Health and Fitness Series
It's time to take this series down the fitness road and start exploring. We have spent the last few weeks getting you started healthy eating, and learning how to manage your diet, so the next step is getting you moving. It is true, you can lose a lot of weight and get healthier by diet alone, but you will not get fit with just diet. You can go ahead and lose 20, 50, 100+ pounds, but if you have not exercised, you still won't be able to comfortably climb stairs, go for a jog, or even bike ride without getting fatigued. I think a lot of people set out to achieve the wrong goals, they want to "look" good instead of feel good. The coolest thing about fitness is if you are trying to "feel" better by exercising, the looking better part nearly comes naturally, even more so if you are eating healthy. I understand vanity in our society is HUGE, especially with social media pictures at our fingertips all day. You must have the understanding that so many of those pictures are not real. The filters and adjustments are crazy! Not to mention many of those people make it their career to constantly post near nude fitness pictures daily. Nothing can drive me more crazy than seeing pictures of women with their goods hanging out everywhere and "lifting" weights, especially when they are not the least bit sweaty and you know darn well that if they were at a real gym they would be kicked out for simply being unsanitary....gross! I am 39 years old and I bought my first gym membership the summer of my freshman year of college, so I was 19. That calculates to roughly 20 years (give or take a few months off for moving) of gym memberships, and many many many day gym passes during traveling. I've seen a lot, and I can tell you I've never seen those insta-famous social media models in any of those years, thank heavens!
Anyway, off my rant and back to the importance of fitness. The definition of fitness straight out of the dictionary; the condition of being physically fit and healthy. The definition of physically fit out of the same dictionary; to be in a state of health and well being. Physical fitness is defined as the body's ability to function efficiently and effectively in work and leisure activities, to be healthy, to resist disease, and to react to emergency situations. I know these seem pretty self explanatory, but if you think a little bit deeper here, some people that are "thin/skinny" may NOT be physically fit, and on the flip side, you can be overweight and be physically fit. This is a debate that many argue with me and it is my personal opinion, but I believe you are far healthier to be 10-20 pounds overweight and able to physically keep up with workouts of any kind then those that are lean and not able to run even a mile. Fitness does not have to be defined as lean. The purpose of fitness is to FUNCTION optimally in a healthy state. Function is a huge word and I am going to keep bringing it to you. Fitness is having a healthy cardiovascular system, meaning your heart and lungs are not taxed and tired from simply walking up a flight of stairs. The heart and lungs function to move blood and nutrients throughout your body with ease. The only way to keep the cardiovascular system happily working in harmony in you body is to make it work.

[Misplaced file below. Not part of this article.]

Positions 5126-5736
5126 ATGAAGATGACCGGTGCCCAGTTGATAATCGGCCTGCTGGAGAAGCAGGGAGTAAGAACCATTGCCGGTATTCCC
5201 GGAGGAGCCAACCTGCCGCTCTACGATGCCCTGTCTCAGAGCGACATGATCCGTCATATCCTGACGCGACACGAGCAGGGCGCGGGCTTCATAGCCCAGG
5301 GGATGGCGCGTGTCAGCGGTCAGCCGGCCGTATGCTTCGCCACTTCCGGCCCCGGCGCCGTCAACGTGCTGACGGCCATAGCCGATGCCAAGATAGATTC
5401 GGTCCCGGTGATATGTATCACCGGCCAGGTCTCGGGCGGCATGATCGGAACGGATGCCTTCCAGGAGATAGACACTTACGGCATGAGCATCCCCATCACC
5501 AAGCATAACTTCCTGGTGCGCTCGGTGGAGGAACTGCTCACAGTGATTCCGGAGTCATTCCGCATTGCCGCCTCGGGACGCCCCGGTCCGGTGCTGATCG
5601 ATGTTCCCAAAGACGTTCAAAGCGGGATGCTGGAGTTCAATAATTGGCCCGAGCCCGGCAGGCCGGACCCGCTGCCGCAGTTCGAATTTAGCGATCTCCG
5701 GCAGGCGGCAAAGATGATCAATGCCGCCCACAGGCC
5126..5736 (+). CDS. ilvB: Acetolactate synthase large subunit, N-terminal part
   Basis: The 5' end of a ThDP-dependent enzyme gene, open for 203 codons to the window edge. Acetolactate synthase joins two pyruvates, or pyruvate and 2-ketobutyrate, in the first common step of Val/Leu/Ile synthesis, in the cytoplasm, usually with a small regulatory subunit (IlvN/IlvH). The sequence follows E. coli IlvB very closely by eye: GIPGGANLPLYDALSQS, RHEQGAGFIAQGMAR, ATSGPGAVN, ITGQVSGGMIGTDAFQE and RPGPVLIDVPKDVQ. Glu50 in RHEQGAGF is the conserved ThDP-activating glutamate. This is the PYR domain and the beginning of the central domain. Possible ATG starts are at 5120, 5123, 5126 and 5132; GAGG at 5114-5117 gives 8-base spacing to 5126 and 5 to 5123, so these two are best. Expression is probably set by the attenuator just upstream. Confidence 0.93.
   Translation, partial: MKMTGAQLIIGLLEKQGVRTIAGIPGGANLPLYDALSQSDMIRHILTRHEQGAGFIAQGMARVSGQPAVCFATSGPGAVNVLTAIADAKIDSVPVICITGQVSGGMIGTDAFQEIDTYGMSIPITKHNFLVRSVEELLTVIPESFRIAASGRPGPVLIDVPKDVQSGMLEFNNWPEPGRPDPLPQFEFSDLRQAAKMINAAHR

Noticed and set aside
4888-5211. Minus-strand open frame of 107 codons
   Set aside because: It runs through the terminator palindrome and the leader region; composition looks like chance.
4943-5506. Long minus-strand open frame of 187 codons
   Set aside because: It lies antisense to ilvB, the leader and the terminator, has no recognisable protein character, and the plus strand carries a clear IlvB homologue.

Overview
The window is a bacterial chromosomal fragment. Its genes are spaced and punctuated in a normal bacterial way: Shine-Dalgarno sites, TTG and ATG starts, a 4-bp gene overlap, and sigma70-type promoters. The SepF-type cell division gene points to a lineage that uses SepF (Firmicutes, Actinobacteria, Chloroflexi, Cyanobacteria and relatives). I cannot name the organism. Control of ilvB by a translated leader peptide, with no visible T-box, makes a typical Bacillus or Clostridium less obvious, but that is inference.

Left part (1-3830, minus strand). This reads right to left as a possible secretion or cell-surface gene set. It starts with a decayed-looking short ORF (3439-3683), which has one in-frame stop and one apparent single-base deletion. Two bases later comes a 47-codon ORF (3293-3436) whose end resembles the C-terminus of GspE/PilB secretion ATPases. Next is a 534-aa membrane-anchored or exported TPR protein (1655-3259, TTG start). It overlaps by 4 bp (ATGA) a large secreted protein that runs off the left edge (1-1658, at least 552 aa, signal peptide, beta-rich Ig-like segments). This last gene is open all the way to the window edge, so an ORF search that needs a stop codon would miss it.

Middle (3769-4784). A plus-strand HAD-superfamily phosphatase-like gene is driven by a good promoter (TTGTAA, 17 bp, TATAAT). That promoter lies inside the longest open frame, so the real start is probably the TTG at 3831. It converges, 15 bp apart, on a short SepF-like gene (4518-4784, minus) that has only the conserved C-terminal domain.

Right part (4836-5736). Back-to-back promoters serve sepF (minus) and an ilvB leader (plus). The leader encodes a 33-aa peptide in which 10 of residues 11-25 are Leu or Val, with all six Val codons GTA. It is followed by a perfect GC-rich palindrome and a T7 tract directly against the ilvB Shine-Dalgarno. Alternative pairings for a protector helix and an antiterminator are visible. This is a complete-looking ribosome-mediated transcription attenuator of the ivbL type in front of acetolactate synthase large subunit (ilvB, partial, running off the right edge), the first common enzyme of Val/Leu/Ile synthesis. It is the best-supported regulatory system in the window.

Heart Rate Zones...Let's get to it!
Quick Disclaimer: these are all generalized calculations. As with any calculations made or programs started, it is best to be under physician supervision if you have preexisting conditions or other concerns. These are not personal physician based plans for just you.
There are various Heart Rate Zones to understand and those include resting, target, reserve, and max. There are 5 other Zones to help describe percentages of your heart rate under working conditions. The general calculations for Heart Rate are below:
Resting Heart Rate: heart rate at rest; typically taken as an average of calculations counting beats per minute optimally in the morning before you arise from bed.
Maximum Heart Rate = 220 - Age
Heart Rate Reserve: the difference between resting heart rate (HRrest) and maximum heart rate (HRmax).
HRR = HRmax - HRrest. Heart rate reserve is used when determining exercise heart rates.
Target Heart Rate: is defined as the minimum number of heartbeats in a given amount of time in order to reach the level of exertion necessary for cardiovascular fitness, specific to a person's age, gender, or physical fitness.
Max Heart Rate 220 - 39(my age) = 181 beats/minute (Max HR)
Resting Heart Rate 50 beats per minute (fitbit and machine morning average)
Heart Rate Reserve 181 - 50 = 131 beats/minute
Target Heart Rate 131 (reserve) x .5 (50%) = 65.5 --------65.5 + 50 (resting) = 115.5 Target
*these are specific to my and my personal calculations for example purposes
Zone 1 - Healthy Heart Zone: 50% - 60% of your Max HrEasiest, Most Comfortable Zone, Beginner Safe
Light walk with friends or pet
*Exercise Benefits: Body fat decreases, blood pressure lowered, cholesterol lowered, muscle mass improvements, decreased risk for degenerative diseases, safety high.
Zone 2 - Easy Transition Zone: 60% - 70% of your Max Hr Fat Burning Zone – you can train for extended periods of time in this zone. 75% - 85% of all calories from fat as fuel, Beginner Safe, early intermediate
Easy power walk or light jog, able to still talk with ease
*Exercise Benefits: Gain muscle mass, lose fat mass, strengthen heart muscle, fat utilization zone.